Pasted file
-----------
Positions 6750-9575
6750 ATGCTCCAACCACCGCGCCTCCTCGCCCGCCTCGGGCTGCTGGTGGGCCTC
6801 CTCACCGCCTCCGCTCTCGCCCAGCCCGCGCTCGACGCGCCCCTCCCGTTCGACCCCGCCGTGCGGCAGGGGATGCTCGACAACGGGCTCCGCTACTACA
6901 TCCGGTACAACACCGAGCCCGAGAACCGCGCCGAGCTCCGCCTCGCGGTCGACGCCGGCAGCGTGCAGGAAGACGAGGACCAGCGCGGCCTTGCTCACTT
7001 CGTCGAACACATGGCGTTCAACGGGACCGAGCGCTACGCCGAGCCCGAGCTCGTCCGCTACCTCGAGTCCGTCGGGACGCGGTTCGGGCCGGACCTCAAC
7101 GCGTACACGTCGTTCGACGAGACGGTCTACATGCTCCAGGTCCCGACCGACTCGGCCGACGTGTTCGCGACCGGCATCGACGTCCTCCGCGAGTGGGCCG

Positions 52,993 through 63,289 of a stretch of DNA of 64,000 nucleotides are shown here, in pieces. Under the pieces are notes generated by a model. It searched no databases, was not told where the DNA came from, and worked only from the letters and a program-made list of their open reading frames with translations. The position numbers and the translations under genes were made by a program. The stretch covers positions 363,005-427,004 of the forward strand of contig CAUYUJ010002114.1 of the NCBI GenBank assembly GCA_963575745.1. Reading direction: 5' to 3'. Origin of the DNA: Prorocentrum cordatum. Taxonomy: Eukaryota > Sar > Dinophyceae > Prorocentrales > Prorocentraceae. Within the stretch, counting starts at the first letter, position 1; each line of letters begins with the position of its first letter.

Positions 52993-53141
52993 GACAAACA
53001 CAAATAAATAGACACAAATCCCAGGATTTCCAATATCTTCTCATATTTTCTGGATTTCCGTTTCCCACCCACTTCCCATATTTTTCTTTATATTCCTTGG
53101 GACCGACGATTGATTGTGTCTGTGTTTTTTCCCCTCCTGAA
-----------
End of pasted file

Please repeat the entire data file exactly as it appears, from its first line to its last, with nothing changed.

Positions 6750-9575
6750 ATGCTCCAACCACCGCGCCTCCTCGCCCGCCTCGGGCTGCTGGTGGGCCTC
6801 CTCACCGCCTCCGCTCTCGCCCAGCCCGCGCTCGACGCGCCCCTCCCGTTCGACCCCGCCGTGCGGCAGGGGATGCTCGACAACGGGCTCCGCTACTACA
6901 TCCGGTACAACACCGAGCCCGAGAACCGCGCCGAGCTCCGCCTCGCGGTCGACGCCGGCAGCGTGCAGGAAGACGAGGACCAGCGCGGCCTTGCTCACTT
7001 CGTCGAACACATGGCGTTCAACGGGACCGAGCGCTACGCCGAGCCCGAGCTCGTCCGCTACCTCGAGTCCGTCGGGACGCGGTTCGGGCCGGACCTCAAC
7101 GCGTACACGTCGTTCGACGAGACGGTCTACATGCTCCAGGTCCCGACCGACTCGGCCGACGTGTTCGCGACCGGCATCGACGTCCTCCGCGAGTGGGCCG

Positions 52,993 through 63,289 of a stretch of DNA of 64,000 nucleotides are shown here, in pieces. Under the pieces are notes generated by a model. It searched no databases, was not told where the DNA came from, and worked only from the letters and a program-made list of their open reading frames with translations. The position numbers and the translations under genes were made by a program. The stretch covers positions 363,005-427,004 of the forward strand of contig CAUYUJ010002114.1 of the NCBI GenBank assembly GCA_963575745.1. Reading direction: 5' to 3'. Origin of the DNA: Prorocentrum cordatum. Taxonomy: Eukaryota > Sar > Dinophyceae > Prorocentrales > Prorocentraceae. Within the stretch, counting starts at the first letter, position 1; each line of letters begins with the position of its first letter.

Positions 52993-53141
52993 GACAAACA
53001 CAAATAAATAGACACAAATCCCAGGATTTCCAATATCTTCTCATATTTTCTGGATTTCCGTTTCCCACCCACTTCCCATATTTTTCTTTATATTCCTTGG
53101 GACCGACGATTGATTGTGTCTGTGTTTTTTCCCCTCCTGAA